Recognizing Pet Diabetes and How to Care for Your Diabetic Pet
November is National Pet Diabetes Month and the team at East Sacramento Veterinary Center wants to give our pet owners pertinent education and awareness around this disease. Diabetes in both dogs and cats (although, rare in felines) is on the rise in the United States. Without the proper treatment and at home care, it can cause devastating effects in our four-legged friends. The good news is that we have a better understanding of the disease and options for treating it for a better life for pets diagnosed.
It is important to understand the early signs of diabetes, so that you can get your pet on the correct treatment right away. Let’s take a closer look at pet diabetes.
An Overview of Pet Diabetes
Diabetes has two types, Type 1 and Type 2. While there are rare cases of Type 1 Diabetes in cats and dogs, the more common is Type 2. Like in humans, Type 2 has become more commonly diagnosed over the past few decades. Type 2 Diabetes, also called Diabetes mellitus, is a form of diabetes that occurs when the insulin isn’t being used effectively.
In a healthy dog or cat, food is broken down into various nutrients that include glucose (sugar). The glucose is then absorbed into the bloodstream through the digestive tract. The pancreas releases insulin that is essential for glucose to be absorbed. In insulin resistant diabetes the body cannot use the insulin as it should, as opposed to insulin deficiency, when there isn’t enough insulin being produced.
There are multiple factors in whether or not a dog or cat develops diabetes, and it can impact any pet at any life stage. But there are some pets who are more at risk, including unspayed females, senior pets, obese pets, those on steroids, and those with Cushing’s disease or have had bouts of pancreatitis.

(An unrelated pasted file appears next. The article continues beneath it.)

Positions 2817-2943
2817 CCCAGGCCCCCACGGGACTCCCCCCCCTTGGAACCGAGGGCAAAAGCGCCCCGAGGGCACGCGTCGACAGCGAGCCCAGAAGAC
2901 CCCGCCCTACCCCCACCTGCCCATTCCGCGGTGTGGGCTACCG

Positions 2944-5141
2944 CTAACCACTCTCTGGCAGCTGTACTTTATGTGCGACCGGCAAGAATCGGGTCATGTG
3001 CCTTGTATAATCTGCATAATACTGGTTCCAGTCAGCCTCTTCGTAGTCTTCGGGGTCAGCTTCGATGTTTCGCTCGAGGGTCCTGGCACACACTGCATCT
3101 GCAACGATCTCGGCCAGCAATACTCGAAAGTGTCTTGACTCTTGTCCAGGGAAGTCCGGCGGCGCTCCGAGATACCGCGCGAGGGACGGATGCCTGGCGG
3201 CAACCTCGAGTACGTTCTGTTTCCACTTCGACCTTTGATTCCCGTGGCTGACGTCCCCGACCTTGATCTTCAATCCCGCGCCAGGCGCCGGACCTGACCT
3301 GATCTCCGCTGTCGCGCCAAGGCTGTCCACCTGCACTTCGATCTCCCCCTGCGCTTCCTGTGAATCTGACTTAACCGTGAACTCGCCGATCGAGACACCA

What Are the Symptoms?
Early detection is imperative for successful prognosis for your pet. In many cases, the signs can be subtle, but by knowing what to expect with certain aspects of this disease, you can notice the red flags.
- Excessive thirst and urination
- Decreased appetite
- Weight loss
- Cloudy eyes
- Sweet smelling breath
To determine if your pet has diabetes, your veterinarian will perform a full physical examination and do a complete set of labs, including checking your dog’s sugar levels, liver enzymes, and electrolytes.
Is There a Cure for Pet Diabetes?
Unfortunately, there is no cure for diabetes in pets. The silver lining is that many pets live a long, full life when you actively participate in the treatments. Most pets will need daily or twice daily insulin shots. It may sound daunting, but your veterinarian will show you how to administer them and your pet will adjust to the routine.
Other pets will also do well by changing to a diabetes friendly diet and maintaining a healthy weight. Obesity not only contributes to diabetes, but also several other illnesses. Daily exercise is also key to good health (and encourages better behavior, too).
For more information on diabetes in pets, or to schedule an appointment, please contact us.